11. What do you appreciate about today’s technology?
I appreciate the direct line of communication with people from all over. You’re not just reading books about different kinds of people, or hearing about them through the lens of an observer – people actually get to tell their stories directly. That’s what’s powerful about social media and why movements can start there. It’s beautiful.
12. What type of technology do you wish you had, but hasn’t been invented yet?
I’m a space colonist with big dreams about how the future can be built better than how it is now. I want us to seriously consider colonizing space not for the sake of the achievement but because it offers us a place where we can intentionally build a whole society! If we do it right, it has potential to be a blank slate where we can actually build a just society… Don’t let me go on about this.
13. What would be your dream job? What do you want to be when you grow up?
I don’t think of this question as “I want this specific role” or “I want to work at this specific company.” I’m not here because my dream is to work at a big name tech company – I’m here because I want to be in the room when decisions about the future are being made, and I want to be there when we’re considering technology that will impact everyone, not just rich folks who can afford an Apple Watch or Alexa or whatever. I’m talking what data is getting used for, who are we taking to space, who is AI going to benefit. We’re faced with a lot of big questions right now, and I believe we need people like me contributing to those answers.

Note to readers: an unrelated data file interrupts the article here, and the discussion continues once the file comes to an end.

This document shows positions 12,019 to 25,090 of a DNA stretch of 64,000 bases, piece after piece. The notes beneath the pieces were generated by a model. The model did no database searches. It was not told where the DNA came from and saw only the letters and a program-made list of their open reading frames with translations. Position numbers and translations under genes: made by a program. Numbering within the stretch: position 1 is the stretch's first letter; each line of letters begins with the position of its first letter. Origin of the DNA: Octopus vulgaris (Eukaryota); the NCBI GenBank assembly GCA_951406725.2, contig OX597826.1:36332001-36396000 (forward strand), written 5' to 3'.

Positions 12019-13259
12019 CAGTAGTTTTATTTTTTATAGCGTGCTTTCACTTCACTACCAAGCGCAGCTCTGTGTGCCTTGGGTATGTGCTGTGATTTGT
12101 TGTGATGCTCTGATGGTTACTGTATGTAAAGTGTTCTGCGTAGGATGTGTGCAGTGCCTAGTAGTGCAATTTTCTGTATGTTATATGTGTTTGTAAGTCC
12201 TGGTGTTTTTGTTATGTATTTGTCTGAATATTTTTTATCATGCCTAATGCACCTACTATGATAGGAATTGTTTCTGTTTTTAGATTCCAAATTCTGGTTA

Video by Taylor Mosely
Photography by Christine Cueto.
Help Hack the Hood support youth like Tay.
Right now, we're in the middle of the Hack the Hood Community Giving Challenge, and this week, we're reflecting on what "Community" really means. We sat down with Monikka de la Zerda, one of our amazing volunteers to hear her thoughts about why she got involved and what community means to her.
Monikka has supported every program we've put on over the past two years! Monikka jumps in for any role, from our mentorship pilot and job readiness tutoring during Bootcamp, to coding tutoring with Tech Prep Coding. She is a software engineer who grew up in the Bay Area and lives in East Oakland. We are incredibly grateful to have her as a part of the Hack the Hood Community. Here's what she had to say:
Would you mind sharing a little about yourself?
I am a software engineer from the Bay Area and am currently living in East Oakland. I’ve been working in the clean tech energy space for several years and I’m currently VP of Software Development for UniGen Resources as well as the co-founder of a software consultancy called Shypwright. I have spent the past few years volunteering with various non-profit organizations aimed at diversifying the tech industry.
You've had a bit of an inside perspective on Hack the Hood. What is it about the organization, the work we do, or the youth/small business community we serve that is most compelling to you?